Before COVID-19 hit in 2019, Anders Antonsen was in imperious form.
The Dane had claimed titles at the European Games and Indonesia Masters and was a runner-up at the TOTAL BWF World Championships in Basel. En route to the final in Jakarta, the then 21-year-old knocked out home favourite Jonatan Christie in the semis before an impressive win over top seed Kento Momota to clinch the title.
In short, Antonsen had proved to himself he could battle it out with the badminton heavyweights and climb the world rankings.
“I have plenty of good memories from 2019. I had great progress that year. Suddenly I was in the top half of the rankings,” exclaimed Antonsen.
“The highlights are winning the Indonesia Masters; my first big title and silver medal at the World Championships. Everything was going well. My training was really good, I was consistent. No big injuries or anything like that. All in all, it was just a very, very good year.”
At the YONEX All England Open 2020, disaster struck.
In the semifinal against Chou Tien Chen, Antonsen twisted his ankle and was forced to retire, with Tokyo 2020 just four months away.
“I don’t know if I would have been in great shape if the Olympics had gone ahead as originally planned. I remember feeling happy the Games were postponed instead of getting cancelled,” Antonsen revealed.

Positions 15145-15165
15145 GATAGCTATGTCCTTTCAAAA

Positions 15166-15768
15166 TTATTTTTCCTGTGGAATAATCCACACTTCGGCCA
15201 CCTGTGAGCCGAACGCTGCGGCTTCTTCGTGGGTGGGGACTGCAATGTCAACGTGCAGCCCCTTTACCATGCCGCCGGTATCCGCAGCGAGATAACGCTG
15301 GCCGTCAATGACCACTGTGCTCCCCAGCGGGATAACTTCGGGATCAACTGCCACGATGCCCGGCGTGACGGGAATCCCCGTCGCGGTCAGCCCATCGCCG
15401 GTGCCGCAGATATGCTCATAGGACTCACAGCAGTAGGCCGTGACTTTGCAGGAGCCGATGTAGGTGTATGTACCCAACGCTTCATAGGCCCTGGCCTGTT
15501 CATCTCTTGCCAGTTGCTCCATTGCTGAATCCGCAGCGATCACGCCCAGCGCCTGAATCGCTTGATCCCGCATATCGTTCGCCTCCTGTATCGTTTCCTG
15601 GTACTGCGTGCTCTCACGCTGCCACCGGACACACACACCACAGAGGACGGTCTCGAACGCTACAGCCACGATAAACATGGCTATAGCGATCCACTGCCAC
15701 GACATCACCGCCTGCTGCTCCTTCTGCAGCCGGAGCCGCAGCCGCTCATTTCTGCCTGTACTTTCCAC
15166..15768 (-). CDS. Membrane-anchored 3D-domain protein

After picking up a Super 750 title at the DANISA Denmark Open 2020, more was to come. The HSBC BWF World Tour Finals early this year marked a pivotal moment in Antonsen’s career as he stunned compatriot and favourite Viktor Axelsen in a gripping final. His confidence continued to grow.
Ahead of making his Olympic debut in Tokyo later this month, the now 24-year-old is filled with excitement.
“I’m very curious to experience the Olympics. I look forward to getting started and experience it on my own body,” said Antonsen. “I’m very excited and I look forward to seeing all the players back in action.”
Surely being world No.3 in men’s singles adds that much more pressure?
“I can challenge all the guys, for sure. I don’t feel any added pressure because of my ranking. I’ve gained confidence from it,” said Antonsen.
“I’d love to get a medal and I’d love gold for sure. I’m definitely not going to Tokyo to just have fun and experience the Olympics. I want to do well, but I’m not sure how my life will change. There are so many questions, and I’m just curious to get the answers for all of them.”